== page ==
It seems simple but is actually a difficult question, not because of the math involved but because of the accuracy of the parameters that have to be used in the math. In order to get an accurate exposure time for a given SNR, the most important factor is the sky brightness.

Many professional observatories have tables relating the sky counts to moon illumination in different filters. To further complicate things, sky brightness changes during the night and the proximity of the object being imaged to the moon is also important.

I started making tables relating the sky rate to moon illumination, and in makes a substantial difference than just relying on a ballpark sky mag chart.

From what I found if you want to have equal SNR in all channels, you will have to expose more for RGB than L, contrary to what people are used too. A ratio for 1:3:3:3 is a good starting point (L:R:G:B)

 

If someone is interested on how to get the sky counts from your images during a night session, the basics steps are simple:

  • Calibrate the subs using darks and bias (flat is optional)
  • Ideally mask the sources in your image (stars, galaxies)
  • Compute the median value of the background 
  • Optionally you can get sky magnitude from counts, but not really needed for anything since we already have the sky count rate
  • Do this for every frame acquired during the night, then take a median value (you will notice the sky rate changes during the night)

I suppose the steps can be done in Pixinsight, maybe involving pixel math, but I work in python

Here are the main steps in python:

def calibrate_image(raw_frame, master_bias, master_dark):
    """
    Preprocess a raw image frame by applying bias and dark corrections.
    
    Parameters:
    -----------
    raw_frame : array-like
        The raw image data.
    master_bias : array-like
        The master bias frame.
    master_dark : array-like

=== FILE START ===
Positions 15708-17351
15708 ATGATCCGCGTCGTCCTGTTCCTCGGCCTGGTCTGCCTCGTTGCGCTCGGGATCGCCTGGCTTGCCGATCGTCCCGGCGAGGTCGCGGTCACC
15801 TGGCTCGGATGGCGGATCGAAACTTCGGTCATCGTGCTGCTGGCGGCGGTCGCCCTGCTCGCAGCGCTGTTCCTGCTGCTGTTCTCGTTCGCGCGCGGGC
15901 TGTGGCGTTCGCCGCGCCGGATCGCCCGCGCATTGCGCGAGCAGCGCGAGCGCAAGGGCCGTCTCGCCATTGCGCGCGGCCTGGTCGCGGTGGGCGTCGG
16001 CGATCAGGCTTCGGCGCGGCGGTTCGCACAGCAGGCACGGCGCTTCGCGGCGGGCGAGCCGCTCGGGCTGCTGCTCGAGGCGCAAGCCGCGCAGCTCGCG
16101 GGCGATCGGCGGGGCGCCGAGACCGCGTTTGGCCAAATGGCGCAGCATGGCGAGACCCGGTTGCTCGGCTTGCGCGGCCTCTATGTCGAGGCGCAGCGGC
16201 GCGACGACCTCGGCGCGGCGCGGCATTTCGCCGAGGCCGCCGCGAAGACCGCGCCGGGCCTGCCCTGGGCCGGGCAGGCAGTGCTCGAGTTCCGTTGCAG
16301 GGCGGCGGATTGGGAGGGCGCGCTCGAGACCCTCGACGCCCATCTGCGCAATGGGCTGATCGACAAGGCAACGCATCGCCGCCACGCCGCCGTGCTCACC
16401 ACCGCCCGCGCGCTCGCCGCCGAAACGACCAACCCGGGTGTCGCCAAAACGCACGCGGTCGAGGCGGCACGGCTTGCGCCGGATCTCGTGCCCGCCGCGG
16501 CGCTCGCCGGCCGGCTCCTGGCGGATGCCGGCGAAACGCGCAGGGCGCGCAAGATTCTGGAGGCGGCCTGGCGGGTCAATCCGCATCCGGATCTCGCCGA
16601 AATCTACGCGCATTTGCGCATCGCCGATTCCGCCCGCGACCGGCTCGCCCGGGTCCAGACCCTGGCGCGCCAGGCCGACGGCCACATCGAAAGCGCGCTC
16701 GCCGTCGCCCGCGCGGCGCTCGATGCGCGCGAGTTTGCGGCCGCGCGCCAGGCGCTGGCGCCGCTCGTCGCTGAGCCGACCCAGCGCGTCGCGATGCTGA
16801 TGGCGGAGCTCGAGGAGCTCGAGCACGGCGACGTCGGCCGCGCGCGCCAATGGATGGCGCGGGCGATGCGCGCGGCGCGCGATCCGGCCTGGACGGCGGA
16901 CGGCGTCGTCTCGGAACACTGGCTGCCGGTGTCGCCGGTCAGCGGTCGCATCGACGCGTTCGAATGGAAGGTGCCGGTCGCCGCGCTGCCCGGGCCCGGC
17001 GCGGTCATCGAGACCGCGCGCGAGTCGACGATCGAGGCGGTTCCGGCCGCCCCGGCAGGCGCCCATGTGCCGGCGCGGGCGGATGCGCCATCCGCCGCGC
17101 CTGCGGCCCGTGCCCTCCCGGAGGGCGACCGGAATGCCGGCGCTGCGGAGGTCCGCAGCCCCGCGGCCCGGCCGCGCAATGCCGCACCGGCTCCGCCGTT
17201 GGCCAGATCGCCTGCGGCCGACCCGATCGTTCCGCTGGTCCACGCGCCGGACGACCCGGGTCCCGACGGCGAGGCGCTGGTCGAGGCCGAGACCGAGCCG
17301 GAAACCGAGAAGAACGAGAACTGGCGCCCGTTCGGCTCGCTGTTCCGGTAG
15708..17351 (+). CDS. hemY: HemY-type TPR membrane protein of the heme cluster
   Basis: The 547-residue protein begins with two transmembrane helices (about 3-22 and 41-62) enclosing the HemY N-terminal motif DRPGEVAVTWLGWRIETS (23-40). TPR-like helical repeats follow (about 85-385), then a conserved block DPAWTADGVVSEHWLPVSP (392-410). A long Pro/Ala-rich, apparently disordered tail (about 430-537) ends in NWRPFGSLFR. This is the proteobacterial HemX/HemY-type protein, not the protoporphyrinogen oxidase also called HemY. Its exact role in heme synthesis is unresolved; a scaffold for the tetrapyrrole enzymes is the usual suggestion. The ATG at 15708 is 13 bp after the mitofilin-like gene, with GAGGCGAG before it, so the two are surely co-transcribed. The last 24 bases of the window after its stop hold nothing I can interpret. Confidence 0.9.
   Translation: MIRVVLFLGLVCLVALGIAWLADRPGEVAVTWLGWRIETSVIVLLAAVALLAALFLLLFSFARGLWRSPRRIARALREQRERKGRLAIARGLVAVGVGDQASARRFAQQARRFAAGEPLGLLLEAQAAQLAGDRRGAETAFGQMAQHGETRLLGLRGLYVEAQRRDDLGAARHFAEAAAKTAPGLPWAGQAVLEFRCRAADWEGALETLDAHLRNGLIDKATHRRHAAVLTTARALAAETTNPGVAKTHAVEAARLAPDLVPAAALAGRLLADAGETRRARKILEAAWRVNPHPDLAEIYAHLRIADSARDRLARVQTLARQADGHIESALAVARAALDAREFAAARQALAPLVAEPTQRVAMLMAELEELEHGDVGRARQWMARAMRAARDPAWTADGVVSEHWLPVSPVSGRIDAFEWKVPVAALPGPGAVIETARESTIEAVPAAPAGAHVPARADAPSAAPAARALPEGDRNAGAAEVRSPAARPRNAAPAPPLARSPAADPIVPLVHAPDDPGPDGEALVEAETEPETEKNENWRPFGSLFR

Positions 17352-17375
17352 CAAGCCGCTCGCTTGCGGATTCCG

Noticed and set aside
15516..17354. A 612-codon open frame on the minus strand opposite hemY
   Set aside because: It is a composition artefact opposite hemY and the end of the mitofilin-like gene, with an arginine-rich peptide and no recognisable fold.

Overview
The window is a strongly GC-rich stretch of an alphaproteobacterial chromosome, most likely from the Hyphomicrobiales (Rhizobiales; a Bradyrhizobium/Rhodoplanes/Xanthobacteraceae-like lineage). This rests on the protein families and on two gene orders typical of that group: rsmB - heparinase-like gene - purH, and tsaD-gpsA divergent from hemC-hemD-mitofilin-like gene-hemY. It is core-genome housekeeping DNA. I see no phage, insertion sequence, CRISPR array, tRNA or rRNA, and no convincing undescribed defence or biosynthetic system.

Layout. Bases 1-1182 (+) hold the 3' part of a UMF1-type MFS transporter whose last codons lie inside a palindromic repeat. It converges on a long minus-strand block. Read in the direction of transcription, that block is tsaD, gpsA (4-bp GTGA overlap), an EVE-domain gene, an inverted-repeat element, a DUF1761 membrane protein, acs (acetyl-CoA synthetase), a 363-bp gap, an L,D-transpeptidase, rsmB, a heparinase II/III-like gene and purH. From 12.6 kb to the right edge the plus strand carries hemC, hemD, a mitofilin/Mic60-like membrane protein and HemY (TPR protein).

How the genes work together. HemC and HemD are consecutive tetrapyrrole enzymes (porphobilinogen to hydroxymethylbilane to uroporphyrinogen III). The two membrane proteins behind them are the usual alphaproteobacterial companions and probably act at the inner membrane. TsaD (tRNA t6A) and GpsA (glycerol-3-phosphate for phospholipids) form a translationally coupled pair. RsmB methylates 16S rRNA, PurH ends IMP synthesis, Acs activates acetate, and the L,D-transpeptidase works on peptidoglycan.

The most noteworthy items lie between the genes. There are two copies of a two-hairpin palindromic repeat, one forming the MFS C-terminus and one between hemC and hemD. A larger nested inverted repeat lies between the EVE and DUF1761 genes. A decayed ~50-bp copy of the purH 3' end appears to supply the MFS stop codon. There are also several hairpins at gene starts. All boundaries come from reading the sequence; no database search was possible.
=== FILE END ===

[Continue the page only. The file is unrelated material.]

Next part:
The master dark frame.
    
    Returns:
    --------
    corrected_frame : array-like
        The preprocessed image data.
    """
    # Bias correction
    bias_corrected = raw_frame - master_bias

    # Dark correction
    corrected_frame = bias_corrected - master_dark

    return corrected_frame

def sky_brightness(sky_rate_electrons, gain, exposure_time, zero_point=27.095, image_scale=0.92):
    sky_rate_adu = sky_rate_electrons / gain
    total_sky_counts_adu = sky_rate_adu * exposure_time
    mag = -2.5 * np.log10(total_sky_counts_adu) + zero_point
    pixel_area_arcsec2 = image_scale ** 2
    surface_brightness = mag + 2.5 * np.log10(pixel_area_arcsec2)
    return surface_brightness


def calculate_sky_electron_rate(corrected_frame, exposure_time, gain):
    bkg_estimator = MedianBackground()
    bkg = Background2D(corrected_frame, (50, 50), filter_size=(3, 3),
                   bkg_estimator=bkg_estimator)
   
    median_sky_level = bkg.background_median

    sky_electron_level = median_sky_level * gain
    sky_electron_rate = sky_electron_level / exposure_time

    return sky_electron_rate

 

 

I think that, in this analysis, you are looking at raw data and not at data as is it will be, or can be, processed for a final image. My capture procedure is based on what I will do with the data in processing, not on its relationship with raw signal coming from the sky.

I do not want equal SNR in all channels. If my data were to remain unprocessed then, yes, I might want that - but my data will be processed. If I expose for faint tidal tails, rarely seen, in luminance then my stars in luminance will be over exposed. This is not a problem because I will not use luminance on my stars, I will use RGB only for stars. If galaxy cores are, in the same way, over-exposed in luminance, I won't use them, I will use the RGB-only cores.

One of my fundamental principles in imaging is to ask myself, What am I going to do with this layer?  The answer to this question determines how I will shoot the layer.

Olly